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Die wahre Geschichte von Apple
Owen Linzmayer’s Apple Confidential is subtitled The Real Story of Apple Computer, Inc., and while nobody will ever know the complete, “real” story about Apple, Linzmayer’s is probably as close as they come. Having covered Apple news since 1980, he offers extensive insider details about Steve Jobs, Steve Wozniak, John Sculley, Gilbert Amelio, Bill Gates and other major players whose lives were (and are) intertwined with Apple’s history. And along the way, we also learn about lesser-known figures whose stories have remained hidden in the Apple myth: Ronald Gerald Wayne, for example, who was actually a partner with Wozniak and Jobs in the original incarnation of the company, but who sold his share when he realised he would be financially vulnerable if it should fail.

Linzmayer’s tale does have a few drawbacks. Because he mixes a chronological narrative with chapters that focus on key points in the Apple story, he sometimes repeats himself. Case in point: the chapter “Big Bad Blunders” makes a great record of Apple’s failures, but the story of the exploding Powerbook 5300s is duplicated at later points. Nonetheless, Apple Confidential is rife with gems that will appeal to Apple fanatics and followers of the computer industry. Especially enjoyable are the revelation of “Easter eggs” that are hidden in several versions of the Mac operating system; the many screen shots, timelines and telling quotes from Jobs, Gates, Wozniak and others that populate the margins and concluding sections of each chapter; the “Code Names Uncovered” section that makes public the monikers of several secret Apple projects; and Bill Gates’s 1985 letter to John Sculley and Jean Louis Gassee pleading for Apple to license Mac technology and develop a “standard personal computer.”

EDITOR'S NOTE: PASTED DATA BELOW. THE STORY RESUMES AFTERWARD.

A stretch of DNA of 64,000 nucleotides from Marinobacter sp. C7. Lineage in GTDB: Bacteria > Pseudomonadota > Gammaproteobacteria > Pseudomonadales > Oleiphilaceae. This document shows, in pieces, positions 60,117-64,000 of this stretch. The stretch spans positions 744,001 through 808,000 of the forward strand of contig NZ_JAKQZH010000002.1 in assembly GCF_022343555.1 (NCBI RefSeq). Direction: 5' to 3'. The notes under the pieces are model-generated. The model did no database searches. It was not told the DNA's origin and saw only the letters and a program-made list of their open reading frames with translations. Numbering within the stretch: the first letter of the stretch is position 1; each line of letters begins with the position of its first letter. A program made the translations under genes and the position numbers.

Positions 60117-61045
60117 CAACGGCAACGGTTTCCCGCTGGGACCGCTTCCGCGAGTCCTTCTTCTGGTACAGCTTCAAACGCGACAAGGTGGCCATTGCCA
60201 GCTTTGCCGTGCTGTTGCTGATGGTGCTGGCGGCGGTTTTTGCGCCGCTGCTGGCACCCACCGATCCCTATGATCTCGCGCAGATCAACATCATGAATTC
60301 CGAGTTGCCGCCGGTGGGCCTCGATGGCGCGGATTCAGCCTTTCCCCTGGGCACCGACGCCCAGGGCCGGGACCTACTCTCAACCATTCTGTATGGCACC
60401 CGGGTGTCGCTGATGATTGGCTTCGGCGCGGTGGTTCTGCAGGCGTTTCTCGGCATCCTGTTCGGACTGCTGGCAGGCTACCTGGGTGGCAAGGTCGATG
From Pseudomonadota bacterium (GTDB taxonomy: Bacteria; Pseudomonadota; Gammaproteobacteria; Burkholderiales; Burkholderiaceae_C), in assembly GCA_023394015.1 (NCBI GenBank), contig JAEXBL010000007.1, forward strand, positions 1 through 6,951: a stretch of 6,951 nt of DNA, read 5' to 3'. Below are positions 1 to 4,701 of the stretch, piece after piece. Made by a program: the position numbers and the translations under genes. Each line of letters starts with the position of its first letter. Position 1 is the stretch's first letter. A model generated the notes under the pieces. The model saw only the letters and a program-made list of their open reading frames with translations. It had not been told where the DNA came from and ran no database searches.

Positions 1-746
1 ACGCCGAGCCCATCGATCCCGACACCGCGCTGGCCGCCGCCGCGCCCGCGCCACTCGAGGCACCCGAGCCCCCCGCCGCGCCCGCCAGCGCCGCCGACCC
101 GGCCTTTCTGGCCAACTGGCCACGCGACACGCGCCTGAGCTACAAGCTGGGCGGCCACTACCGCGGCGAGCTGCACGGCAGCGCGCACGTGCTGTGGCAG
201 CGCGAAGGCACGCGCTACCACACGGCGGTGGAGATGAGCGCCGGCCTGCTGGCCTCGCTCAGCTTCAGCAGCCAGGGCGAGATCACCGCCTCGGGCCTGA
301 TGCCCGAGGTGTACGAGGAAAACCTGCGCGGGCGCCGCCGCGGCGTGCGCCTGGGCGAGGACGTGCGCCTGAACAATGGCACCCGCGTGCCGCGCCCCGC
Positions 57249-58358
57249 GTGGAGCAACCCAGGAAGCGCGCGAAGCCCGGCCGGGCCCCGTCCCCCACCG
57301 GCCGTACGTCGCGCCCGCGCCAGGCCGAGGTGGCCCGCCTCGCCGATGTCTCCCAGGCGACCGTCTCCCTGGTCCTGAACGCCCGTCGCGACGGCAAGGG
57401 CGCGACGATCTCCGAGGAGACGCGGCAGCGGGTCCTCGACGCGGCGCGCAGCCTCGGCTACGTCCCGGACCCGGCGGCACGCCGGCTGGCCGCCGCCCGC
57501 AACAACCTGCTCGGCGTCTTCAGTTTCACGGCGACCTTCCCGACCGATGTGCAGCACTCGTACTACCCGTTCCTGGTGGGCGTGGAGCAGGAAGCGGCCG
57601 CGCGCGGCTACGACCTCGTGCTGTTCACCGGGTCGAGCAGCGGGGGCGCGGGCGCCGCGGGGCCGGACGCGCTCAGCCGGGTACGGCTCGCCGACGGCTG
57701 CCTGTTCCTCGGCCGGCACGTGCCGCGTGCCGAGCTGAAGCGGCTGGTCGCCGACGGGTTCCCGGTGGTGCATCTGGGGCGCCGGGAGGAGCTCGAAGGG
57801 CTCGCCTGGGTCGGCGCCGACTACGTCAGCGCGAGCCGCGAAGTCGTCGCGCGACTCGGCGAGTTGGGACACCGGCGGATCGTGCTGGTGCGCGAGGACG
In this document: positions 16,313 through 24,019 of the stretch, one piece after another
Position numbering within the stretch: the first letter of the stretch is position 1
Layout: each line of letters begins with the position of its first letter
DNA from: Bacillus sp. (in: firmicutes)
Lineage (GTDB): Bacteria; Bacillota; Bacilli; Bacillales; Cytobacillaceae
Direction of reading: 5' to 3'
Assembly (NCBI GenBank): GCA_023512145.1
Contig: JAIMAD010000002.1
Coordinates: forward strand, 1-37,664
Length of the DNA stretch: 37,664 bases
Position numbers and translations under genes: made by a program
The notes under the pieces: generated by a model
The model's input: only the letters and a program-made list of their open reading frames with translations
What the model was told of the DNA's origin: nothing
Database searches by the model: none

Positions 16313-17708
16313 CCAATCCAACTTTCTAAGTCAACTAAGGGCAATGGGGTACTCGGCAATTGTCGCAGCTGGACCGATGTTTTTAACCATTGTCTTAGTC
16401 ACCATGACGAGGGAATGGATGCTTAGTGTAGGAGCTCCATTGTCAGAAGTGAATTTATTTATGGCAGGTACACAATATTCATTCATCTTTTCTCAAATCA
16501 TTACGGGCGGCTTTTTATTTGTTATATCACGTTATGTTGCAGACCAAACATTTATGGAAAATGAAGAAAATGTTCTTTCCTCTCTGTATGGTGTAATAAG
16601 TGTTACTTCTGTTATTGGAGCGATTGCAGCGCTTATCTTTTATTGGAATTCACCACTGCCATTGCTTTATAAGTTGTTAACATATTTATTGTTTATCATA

Owen Linzmayer: Apple Confidential: the Real Story of Apple Computer Inc.
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Die zweite Karriere des Steve Jobs
For the legions who revere Apple Computer’s high-profile cofounder as a godlike figure, the aptly titled Second Coming of Steve Jobs will prove an intriguing picture of a seminal time in their deity’s roller-coaster life. It should emphatically vindicate their deeply held faith in the man and his ideas. But even for those with a lesser opinion, Alan Deutschman offers an interesting and enlightening look at the crucial period from Jobs’s unceremonious Apple exit through his triumphant return. Deutschman, a contributing editor at Vanity Fair magazine and longtime Silicon Valley correspondent, interviewed nearly 100 colleagues and friends to draw this portrait of a bewilderingly complex and notoriously private man–albeit one whose talents, personality traits, and idiosyncrasies have long been on public display. “He succeeded in becoming the Jackie Kennedy Onassis of business and technology,” Deutschman writes, “a figure who was ubiquitous as a symbol of his times but little known as a human being.” To change that, he looks into Jobs’s ill-fated first post-Apple endeavor at the Next computer company, his return to undeniable respectability with Pixar and the two Toy Story movies, and finally, his ultimate absolution with a very successful reclamation of the Apple crown. It’s a revealing account of a singular individual during a remarkable time.